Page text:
Jay Collins and the Kings County  Band

Jay Collins and the Kings County Band

BandJazzSinger/Songwriter

With his Kings County Band, Collins mixes up blues, Afro-Cuban rhythms and funky New Orleans style into a modern patchwork of root-bound sound, though his fluidity and flights of improvisation as well as his music's attitude could have only been inspired by jazz.

Biography

"Jazz is a huge part of what I learned about music, but it's just a piece of what I do," says singer-songwriter, saxophonist, flautist, pianist and bandleader Jay Collins. With his Kings County Band, Collins mixes up blues, Afro-Cuban rhythms and funky New Orleans style into a modern patchwork of root-bound sound, though his fluidity and flights of improvisation as well as his music's attitude could have only been inspired by jazz.
Coming up as a young player on the late '80s and early '90s jazz scene in Portland Oregon, Collins caught what he considers to be the city's last wave of a golden age.
"Lots of jazz musicians had migrated there for the quality of life," he explains. "You could still learn to play just by hanging around the older musicians." Collins played some of his first sax gigs with Portland jazz mainstays Ron Steen and Mel Brown then went on to play with West Coast bassist Leroy Vinnegar and to record with hard bop drummer Dick Berk.

By 1993 Collins had established himself in New York, assembled a band and by the mid-'90s had recorded three instrumental jazz sax records, Uncommon Threads, Reality Tonic and Cross Culture. He recorded and toured with French pianist Jacky Terrason as well as the avant garde's Andrew Hill whom he'd met in his Portland days. "The cool thing about being in the East Village in the '90s was there were still a lot of artists living there and there was all kinds of music going on… jazz venues every couple of blocks."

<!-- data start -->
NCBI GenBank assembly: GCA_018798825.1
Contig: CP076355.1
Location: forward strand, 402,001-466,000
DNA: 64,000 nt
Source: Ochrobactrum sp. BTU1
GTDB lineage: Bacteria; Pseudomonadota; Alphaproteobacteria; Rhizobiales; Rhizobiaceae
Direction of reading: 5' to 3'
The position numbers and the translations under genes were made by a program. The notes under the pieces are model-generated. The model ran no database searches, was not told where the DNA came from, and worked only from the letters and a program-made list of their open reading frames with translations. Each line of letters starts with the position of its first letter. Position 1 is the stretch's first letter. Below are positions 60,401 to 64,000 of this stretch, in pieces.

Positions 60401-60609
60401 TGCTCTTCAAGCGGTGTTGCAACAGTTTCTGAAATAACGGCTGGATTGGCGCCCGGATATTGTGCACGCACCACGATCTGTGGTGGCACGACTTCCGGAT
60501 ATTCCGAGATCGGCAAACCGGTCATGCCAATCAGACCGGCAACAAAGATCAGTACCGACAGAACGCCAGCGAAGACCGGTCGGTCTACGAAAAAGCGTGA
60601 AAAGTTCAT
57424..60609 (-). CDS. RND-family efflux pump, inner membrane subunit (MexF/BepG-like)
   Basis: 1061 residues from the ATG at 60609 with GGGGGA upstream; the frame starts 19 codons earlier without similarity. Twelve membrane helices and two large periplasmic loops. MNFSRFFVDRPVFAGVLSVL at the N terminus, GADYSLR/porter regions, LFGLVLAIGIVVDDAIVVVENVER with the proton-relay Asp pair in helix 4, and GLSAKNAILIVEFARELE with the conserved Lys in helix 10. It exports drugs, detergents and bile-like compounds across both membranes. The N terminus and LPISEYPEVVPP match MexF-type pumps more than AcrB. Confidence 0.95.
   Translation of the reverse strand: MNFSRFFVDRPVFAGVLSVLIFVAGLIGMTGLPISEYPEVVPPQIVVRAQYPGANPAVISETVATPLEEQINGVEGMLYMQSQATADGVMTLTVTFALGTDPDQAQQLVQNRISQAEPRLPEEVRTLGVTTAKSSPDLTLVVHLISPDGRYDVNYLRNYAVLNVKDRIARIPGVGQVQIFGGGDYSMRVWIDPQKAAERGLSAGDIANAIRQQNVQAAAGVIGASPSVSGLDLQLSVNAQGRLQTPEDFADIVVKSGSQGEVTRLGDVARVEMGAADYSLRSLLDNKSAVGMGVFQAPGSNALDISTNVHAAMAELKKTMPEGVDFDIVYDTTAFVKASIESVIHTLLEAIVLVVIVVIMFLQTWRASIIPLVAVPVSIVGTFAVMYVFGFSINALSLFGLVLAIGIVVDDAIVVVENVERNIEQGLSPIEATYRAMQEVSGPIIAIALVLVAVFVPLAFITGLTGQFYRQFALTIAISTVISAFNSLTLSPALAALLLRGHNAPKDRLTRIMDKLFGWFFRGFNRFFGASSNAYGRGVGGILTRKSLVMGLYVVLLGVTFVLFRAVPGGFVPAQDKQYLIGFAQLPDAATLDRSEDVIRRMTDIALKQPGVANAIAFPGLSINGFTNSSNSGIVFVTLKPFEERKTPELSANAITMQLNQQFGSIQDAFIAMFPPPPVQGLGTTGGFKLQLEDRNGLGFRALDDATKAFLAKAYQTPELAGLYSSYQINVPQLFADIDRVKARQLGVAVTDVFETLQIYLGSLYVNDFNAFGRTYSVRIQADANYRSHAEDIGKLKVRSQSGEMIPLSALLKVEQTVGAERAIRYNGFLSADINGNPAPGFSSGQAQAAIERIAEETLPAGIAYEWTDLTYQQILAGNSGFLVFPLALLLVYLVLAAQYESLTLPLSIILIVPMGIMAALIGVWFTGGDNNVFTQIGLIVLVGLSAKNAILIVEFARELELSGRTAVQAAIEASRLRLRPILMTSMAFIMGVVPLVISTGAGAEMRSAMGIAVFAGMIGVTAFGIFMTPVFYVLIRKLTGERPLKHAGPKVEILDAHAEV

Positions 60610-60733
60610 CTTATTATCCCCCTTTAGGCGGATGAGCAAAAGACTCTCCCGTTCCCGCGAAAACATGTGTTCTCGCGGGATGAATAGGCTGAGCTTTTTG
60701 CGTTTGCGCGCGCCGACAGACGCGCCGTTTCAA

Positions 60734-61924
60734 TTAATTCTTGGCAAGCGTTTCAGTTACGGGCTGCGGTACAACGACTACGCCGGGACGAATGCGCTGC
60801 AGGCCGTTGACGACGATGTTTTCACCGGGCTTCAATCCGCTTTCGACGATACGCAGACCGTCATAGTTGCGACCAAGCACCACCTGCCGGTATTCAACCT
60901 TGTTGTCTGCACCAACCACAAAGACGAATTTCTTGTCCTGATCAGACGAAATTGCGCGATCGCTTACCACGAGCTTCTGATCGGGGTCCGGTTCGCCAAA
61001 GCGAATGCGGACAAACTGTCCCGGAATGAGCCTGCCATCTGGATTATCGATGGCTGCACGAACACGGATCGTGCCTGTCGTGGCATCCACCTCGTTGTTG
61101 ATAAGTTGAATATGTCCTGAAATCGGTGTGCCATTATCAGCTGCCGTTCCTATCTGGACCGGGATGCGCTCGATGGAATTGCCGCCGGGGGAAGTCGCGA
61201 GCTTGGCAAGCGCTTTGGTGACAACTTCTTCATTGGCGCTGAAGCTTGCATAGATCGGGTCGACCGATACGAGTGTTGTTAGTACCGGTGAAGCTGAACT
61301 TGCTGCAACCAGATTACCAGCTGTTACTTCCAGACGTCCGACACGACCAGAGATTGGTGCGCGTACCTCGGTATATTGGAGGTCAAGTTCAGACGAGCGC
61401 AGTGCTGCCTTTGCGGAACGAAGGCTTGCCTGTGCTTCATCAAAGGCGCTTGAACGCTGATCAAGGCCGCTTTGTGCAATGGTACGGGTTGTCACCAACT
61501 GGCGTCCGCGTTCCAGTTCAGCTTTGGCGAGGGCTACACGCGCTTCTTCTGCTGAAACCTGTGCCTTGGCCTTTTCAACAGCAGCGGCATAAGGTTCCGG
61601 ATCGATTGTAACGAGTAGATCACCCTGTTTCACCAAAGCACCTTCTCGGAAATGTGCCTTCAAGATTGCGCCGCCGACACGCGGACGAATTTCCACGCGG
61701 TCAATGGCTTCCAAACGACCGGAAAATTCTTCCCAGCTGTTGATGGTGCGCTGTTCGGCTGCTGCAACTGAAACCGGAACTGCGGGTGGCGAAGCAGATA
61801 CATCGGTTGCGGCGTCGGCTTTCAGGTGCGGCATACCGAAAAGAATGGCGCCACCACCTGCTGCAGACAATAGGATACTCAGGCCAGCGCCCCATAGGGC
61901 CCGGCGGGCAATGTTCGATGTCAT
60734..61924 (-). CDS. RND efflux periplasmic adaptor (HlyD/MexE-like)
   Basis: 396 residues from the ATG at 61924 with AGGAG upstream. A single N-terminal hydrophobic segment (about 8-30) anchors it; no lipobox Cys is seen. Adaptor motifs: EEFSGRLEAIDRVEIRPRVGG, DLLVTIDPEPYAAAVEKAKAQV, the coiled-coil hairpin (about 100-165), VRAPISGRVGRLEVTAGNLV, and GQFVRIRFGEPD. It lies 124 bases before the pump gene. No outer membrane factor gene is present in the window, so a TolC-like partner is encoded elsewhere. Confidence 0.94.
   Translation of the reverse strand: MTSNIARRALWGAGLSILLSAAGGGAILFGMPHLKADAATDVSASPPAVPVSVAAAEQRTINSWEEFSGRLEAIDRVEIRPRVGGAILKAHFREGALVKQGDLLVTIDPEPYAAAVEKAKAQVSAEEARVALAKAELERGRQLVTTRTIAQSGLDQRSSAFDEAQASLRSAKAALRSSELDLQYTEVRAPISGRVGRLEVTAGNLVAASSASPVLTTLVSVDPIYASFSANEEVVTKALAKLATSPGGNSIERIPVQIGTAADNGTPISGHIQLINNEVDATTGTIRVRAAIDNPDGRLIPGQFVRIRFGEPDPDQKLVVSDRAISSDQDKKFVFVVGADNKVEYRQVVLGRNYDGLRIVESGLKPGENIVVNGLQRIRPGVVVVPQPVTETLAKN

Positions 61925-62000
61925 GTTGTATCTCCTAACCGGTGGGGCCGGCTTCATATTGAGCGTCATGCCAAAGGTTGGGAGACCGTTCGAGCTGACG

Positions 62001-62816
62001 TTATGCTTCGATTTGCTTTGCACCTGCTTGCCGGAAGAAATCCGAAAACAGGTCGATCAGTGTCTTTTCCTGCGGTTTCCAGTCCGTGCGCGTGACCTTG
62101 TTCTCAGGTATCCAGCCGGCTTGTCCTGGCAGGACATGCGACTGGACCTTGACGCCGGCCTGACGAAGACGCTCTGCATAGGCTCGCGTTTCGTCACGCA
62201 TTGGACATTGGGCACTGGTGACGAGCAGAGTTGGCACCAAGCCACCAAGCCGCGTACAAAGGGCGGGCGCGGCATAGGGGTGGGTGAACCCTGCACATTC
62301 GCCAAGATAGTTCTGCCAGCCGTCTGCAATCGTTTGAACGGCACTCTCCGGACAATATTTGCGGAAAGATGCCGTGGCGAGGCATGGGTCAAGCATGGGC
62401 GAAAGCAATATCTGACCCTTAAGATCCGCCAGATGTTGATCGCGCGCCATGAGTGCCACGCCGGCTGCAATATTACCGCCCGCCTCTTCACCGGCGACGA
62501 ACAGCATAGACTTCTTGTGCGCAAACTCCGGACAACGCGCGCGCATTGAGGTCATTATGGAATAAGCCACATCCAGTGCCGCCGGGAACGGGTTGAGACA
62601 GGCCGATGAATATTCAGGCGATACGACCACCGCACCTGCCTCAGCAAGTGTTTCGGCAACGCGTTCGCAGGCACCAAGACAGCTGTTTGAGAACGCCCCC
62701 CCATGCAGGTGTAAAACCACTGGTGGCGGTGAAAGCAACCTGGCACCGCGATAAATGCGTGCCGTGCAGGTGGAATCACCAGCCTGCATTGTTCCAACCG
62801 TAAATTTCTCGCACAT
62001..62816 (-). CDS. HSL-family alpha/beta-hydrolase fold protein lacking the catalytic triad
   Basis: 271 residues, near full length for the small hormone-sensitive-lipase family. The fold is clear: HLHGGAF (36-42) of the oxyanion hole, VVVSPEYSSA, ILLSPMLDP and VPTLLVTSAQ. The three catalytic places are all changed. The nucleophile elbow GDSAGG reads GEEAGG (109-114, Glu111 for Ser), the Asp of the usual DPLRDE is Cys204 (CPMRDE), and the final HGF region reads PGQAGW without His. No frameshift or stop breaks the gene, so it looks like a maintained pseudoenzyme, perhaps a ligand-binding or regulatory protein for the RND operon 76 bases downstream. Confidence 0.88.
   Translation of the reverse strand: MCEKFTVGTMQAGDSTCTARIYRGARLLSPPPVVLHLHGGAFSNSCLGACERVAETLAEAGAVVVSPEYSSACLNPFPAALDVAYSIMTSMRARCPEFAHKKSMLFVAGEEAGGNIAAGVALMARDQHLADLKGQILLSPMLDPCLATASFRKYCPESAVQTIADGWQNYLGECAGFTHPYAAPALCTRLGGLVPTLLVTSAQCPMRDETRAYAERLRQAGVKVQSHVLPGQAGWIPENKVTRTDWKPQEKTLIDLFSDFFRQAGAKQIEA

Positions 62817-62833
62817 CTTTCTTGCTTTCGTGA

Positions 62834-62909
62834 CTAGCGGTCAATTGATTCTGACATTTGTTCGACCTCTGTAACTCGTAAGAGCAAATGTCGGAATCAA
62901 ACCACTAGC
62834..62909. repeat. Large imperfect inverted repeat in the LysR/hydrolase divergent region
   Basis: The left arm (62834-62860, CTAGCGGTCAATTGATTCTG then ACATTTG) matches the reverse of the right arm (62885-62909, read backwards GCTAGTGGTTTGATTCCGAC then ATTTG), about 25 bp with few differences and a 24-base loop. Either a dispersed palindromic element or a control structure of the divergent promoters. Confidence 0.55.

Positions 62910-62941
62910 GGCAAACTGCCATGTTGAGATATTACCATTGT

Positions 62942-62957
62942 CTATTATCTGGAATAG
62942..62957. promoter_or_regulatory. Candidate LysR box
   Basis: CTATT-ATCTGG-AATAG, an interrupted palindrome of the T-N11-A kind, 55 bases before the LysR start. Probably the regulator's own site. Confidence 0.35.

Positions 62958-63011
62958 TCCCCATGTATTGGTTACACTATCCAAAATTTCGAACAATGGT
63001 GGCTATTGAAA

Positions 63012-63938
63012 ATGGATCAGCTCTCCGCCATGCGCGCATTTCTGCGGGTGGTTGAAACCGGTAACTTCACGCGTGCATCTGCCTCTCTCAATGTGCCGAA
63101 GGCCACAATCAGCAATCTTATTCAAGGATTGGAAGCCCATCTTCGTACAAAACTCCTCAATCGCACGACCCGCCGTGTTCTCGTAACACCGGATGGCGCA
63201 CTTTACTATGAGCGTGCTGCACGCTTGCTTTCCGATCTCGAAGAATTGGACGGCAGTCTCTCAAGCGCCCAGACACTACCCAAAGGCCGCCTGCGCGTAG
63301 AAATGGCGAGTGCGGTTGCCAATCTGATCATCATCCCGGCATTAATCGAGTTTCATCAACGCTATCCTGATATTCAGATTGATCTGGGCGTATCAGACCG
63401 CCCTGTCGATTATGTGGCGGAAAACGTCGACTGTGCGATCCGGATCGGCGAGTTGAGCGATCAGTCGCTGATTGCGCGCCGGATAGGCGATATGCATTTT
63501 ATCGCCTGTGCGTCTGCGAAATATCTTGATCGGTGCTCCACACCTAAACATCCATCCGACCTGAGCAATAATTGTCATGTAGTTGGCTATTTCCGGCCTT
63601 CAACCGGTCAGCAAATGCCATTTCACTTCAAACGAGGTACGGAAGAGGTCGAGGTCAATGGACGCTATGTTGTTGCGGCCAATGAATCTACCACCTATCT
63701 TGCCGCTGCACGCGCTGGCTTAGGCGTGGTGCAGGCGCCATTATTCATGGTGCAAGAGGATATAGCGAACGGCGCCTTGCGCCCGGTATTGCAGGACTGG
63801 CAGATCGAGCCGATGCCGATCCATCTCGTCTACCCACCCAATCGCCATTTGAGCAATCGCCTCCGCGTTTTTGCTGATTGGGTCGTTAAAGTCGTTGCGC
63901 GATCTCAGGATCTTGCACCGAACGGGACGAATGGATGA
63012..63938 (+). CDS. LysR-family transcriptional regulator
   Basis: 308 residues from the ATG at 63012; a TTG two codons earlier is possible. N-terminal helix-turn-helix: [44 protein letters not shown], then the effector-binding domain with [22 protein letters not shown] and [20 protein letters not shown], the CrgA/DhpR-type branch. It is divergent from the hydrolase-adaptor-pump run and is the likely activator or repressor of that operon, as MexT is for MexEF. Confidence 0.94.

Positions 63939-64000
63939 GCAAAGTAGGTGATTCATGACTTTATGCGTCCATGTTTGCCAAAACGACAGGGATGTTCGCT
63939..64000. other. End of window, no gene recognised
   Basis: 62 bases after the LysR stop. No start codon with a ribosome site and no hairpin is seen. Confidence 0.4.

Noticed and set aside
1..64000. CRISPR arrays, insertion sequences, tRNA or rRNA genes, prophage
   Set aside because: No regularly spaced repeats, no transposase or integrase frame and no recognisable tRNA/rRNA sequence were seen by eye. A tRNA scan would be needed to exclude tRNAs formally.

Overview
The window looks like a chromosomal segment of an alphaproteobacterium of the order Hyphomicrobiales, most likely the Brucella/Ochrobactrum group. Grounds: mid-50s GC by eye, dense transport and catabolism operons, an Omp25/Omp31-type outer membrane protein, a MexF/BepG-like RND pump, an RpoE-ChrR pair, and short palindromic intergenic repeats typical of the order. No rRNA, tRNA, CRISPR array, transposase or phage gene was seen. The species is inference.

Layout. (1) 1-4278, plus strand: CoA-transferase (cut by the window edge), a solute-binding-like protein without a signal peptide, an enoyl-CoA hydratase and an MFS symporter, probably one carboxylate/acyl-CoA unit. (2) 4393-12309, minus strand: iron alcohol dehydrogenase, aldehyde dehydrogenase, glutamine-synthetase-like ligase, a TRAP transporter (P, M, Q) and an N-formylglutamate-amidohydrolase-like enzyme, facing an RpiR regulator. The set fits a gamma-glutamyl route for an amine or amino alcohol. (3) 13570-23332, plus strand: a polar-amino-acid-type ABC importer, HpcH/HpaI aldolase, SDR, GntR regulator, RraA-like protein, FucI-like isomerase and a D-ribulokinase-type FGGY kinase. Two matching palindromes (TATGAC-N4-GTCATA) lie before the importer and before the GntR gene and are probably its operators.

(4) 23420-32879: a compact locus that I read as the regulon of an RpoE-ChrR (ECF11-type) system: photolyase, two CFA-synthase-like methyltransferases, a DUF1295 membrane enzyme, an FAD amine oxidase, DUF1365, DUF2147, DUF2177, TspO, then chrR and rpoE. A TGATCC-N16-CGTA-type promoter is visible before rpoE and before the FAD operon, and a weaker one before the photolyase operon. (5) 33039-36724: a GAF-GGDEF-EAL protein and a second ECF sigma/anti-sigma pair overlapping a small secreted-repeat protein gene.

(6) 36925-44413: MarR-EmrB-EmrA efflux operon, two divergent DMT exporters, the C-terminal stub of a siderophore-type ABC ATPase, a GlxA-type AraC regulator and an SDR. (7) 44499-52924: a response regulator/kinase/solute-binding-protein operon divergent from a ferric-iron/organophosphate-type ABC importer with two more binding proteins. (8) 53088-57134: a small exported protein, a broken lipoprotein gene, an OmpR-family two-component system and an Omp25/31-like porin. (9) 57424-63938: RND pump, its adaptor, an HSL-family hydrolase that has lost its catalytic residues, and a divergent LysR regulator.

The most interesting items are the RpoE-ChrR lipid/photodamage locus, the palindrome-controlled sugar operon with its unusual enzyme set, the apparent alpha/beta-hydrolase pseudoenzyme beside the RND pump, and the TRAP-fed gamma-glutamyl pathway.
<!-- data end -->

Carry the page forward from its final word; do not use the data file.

During his time on New York's Lower East Side, Collins also immersed himself in the rhythmically charged world of Latin music. He spent the late '90s leading local sensations Mambo Macoco and played with Nuyorican percussionist Bobby Sanabria Y Ascension, touring Cuba and the Caribbean with them. "Learning about Afro-Cuban rhythms and their connection to American and New Orleans music has been key to what I'm doing now," says Collins.

In 1999 Collins felt the pull to change musical direction; he formed a new band and began to move beyond the boundaries of instrumental jazz. "I needed something more…I wanted to express myself more fully with words. I was into experimental jazz and had always liked words and poetry so at first I tried putting my poetry to music," he says, though he didn't actually sing a note until he was 30 years old. " At first, my idea was to write the songs and have someone else sing them, but then I decided to take singing lessons and get into it." Collins also kept up his sax and flute chops as a sideman while working out his own songs on piano. Ironically it was while playing a jazz gig that he was recommended for a spot with legendary rocker Gregg Allman of the Allman Brothers Band.
"I knew the songs of Robert Johnson, Freddie King, B.B. King and the Allman Brothers because I grew up hearing them," he says. "My stepfather is a guitar player, he's African-American, and his record collection was heavy on the blues. Working with Gregg sent
me back in that blues and roots direction. It's also really informed my singing. I've learned a lot just from being onstage, night after night, standing next to that caliber of singer."